You can pretty well ignore the first proposal.  It was so resoundingly lambasted in its prior incarnation that even with minor tinkering, the only reason it’s even mentioned is to  make the second proposal look good by comparison.

 

Truth be told, a couple of DPW engineers have been making the rounds of local neighborhood associations for the past few months, trying to sell the second proposal, so any shock & awe that it exists probably relates more to their amazement that they could convince the Corps to front the idea.

 

Before continuing, a bit of history, in case you’re new to all this.  Indianapolis and the Corps have been messing around with the concept of a White River Flood Wall in this area for at least two decades and probably more.  Two things messed up the concept.  One was the Town of Rocky Ripple, which at one point rejected the idea of a flood wall about a decade ago, and seems to have both the Corps and the City thinking that dealing with the Town is never going to be easy.  They’ve since reversed course under new management.  The second was Hurricane Katrina, which got the government talking about the specter of 300 year floods.That last part relates to the question of who has to buy flood insurance, but doesn’t relate to living on one of the coasts.  At least one of the City’s engineers has been dealing with this issue since he was hired and since he had hair.

 

That’s as much sympathy as I can offer.  The problem with the new wall configuration is that it only offers protection to areas north of Riviera and Chase, which means it does nothing for Rivi, most of Butler-Tarkington, all of Rocky Ripple, and Butler University.    It also leaves the canal, south of there, open to flooding, which Citizen’s may, or may not, mind.  The City engineers who met with the various players individually, not collectively, allowed as to that the City might, perhaps, someday be able to do something that would offer some protection to each of these areas.  They were unable to specify what they might do, when they might to it, or how it might be funded.  Since they were meeting with groups individually, they were happy to note that they hadn’t heard any opposition, or at least not vociferous opposition, from any of the other groups, all of which, including Warleigh  (which basically has requested something be done yesterday) are now opposed.

 

It may well be that there is no financially reasonable way to offer protection to areas south of the new proposal, or at least not protection up to the 300 year standard.  At the same time, there is apparently no clear cut agreement with Homeland Security, that building according to the proposal(s) would remove any area from the requirement to purchase flood insurance (and there’s a political element there that ought to be further explored).  It’s as if the necessity to do something immediately is taking precedence over formulating a master plan for the area, and selling it.  Perhaps the Tea Party is right, and we’ll be shutting down all forms of government in the near future.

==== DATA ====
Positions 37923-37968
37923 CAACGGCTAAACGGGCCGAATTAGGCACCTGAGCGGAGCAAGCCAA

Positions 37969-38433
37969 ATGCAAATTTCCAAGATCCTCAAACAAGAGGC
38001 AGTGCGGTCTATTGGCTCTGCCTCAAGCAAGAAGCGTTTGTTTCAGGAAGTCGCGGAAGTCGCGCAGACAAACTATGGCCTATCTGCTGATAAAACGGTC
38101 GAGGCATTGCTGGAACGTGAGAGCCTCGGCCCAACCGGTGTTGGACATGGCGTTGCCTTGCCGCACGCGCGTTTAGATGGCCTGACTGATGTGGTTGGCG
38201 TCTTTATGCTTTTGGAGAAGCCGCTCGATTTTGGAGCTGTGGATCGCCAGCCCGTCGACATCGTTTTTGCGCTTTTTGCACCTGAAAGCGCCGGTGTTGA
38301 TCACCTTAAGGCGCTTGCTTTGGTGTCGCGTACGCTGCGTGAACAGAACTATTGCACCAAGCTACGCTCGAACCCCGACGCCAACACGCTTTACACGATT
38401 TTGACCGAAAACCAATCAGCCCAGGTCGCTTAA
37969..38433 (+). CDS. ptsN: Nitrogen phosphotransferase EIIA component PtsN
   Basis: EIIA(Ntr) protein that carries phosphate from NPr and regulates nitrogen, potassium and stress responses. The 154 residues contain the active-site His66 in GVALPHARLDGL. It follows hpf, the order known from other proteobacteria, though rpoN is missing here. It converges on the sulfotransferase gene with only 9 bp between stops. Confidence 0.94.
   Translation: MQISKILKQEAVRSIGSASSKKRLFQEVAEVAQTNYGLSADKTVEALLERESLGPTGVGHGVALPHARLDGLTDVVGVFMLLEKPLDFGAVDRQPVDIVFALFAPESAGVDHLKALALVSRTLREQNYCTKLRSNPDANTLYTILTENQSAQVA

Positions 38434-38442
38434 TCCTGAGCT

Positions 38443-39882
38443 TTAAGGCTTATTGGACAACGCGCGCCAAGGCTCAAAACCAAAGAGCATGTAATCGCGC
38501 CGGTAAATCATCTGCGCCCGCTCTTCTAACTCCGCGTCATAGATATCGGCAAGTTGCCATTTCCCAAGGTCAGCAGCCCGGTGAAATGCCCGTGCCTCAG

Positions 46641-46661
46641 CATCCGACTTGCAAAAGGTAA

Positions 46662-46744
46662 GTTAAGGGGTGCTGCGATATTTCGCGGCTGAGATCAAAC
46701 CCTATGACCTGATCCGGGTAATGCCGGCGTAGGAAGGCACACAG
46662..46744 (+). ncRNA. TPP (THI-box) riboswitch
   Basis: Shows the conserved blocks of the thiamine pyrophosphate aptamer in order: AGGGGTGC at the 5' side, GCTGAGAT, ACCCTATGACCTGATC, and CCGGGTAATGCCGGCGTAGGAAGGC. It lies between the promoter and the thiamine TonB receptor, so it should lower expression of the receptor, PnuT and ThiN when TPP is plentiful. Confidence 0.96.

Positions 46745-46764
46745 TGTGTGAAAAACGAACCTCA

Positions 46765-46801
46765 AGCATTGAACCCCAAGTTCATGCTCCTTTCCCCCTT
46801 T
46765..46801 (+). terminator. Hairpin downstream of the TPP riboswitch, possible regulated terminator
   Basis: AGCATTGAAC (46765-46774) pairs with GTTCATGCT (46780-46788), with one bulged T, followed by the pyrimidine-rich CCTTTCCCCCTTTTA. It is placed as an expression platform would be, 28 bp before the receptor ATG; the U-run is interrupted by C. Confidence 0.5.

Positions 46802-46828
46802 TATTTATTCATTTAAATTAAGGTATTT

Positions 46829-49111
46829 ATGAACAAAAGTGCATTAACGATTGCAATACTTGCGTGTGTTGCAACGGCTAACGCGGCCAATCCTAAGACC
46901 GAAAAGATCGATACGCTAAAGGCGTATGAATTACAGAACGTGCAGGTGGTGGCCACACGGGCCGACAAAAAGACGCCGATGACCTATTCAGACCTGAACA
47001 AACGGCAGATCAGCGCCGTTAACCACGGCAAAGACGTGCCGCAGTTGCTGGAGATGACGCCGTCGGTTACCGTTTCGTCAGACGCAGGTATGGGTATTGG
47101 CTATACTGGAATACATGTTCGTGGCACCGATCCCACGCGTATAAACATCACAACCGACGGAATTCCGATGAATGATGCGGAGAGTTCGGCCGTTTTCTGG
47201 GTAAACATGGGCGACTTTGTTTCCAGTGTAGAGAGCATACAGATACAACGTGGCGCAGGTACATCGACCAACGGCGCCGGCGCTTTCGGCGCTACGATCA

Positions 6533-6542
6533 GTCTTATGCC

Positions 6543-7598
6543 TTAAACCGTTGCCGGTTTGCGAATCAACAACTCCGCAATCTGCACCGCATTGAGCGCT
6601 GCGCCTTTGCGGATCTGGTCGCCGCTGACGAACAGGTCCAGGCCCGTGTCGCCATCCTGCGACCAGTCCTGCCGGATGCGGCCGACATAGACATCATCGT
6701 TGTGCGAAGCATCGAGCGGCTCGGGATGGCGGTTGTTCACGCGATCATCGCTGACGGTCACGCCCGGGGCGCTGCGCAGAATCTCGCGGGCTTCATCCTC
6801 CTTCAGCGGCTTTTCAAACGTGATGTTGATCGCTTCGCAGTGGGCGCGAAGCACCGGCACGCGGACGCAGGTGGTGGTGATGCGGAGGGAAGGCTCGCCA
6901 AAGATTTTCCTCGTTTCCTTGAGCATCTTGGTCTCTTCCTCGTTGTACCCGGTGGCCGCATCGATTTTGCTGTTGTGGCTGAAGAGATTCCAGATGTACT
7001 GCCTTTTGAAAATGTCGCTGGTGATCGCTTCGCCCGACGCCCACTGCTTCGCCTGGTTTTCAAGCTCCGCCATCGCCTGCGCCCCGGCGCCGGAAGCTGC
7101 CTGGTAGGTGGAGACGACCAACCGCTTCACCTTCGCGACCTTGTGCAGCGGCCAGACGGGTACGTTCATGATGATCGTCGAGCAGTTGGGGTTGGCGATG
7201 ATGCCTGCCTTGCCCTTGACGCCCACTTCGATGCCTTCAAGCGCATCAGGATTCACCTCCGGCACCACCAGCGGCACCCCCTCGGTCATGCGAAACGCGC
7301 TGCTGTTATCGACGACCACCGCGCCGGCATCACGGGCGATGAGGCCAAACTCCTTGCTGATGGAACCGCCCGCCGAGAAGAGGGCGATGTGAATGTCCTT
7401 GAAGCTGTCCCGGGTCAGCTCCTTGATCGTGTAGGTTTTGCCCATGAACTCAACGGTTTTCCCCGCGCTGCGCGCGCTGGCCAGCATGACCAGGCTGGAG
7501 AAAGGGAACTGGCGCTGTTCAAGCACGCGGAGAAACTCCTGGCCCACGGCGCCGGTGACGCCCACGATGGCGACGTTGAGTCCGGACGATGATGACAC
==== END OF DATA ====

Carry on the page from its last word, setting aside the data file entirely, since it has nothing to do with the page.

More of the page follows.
Immediately after the reaction to the east-of-canal wall last year, the City started off on what seemed to be a reasonable path, which was to gather the constituent parties and attempt to reach some sort of agreement as to the next step.  An environmental mediator was even enlisted to help work the group through the process.  Dave Sherman, former DPW head, who famously announced the last time through that there were “lots of things the city could do to offer protection”  was even brought back into the discussion.

 

All this changed about six month ago with the engineer’s Rivi to Chase wall idea, which apparently coincides with approximately the current federal funding for the project, or at least the last proposed stage thereof.

 

It’s impossible for me, since I don’t build flood walls, to offer an opinion about whether the proposals work, or whether they could at some future point be tied into further protection for the unprotected areas.  But it’s not beyond me to suggest that without a specific plan for those unprotected areas, it’s probably equally hard for the people who actually do that stuff to answer the question either.

 

My advice to the City engineers was to let the mediation process play out,and to come back eventually with a plan that did at least something for all the area.  Maybe it wouldn’t be 300 year protection for everyone, but at least they’d have something that everyone could wrap their arms around as something that could and would be done along some sort of schedule.  I still think that approach makes the most sense, absent the pending collapse of the federal government.  The argument for getting this done tomorrow seems to be weak at best.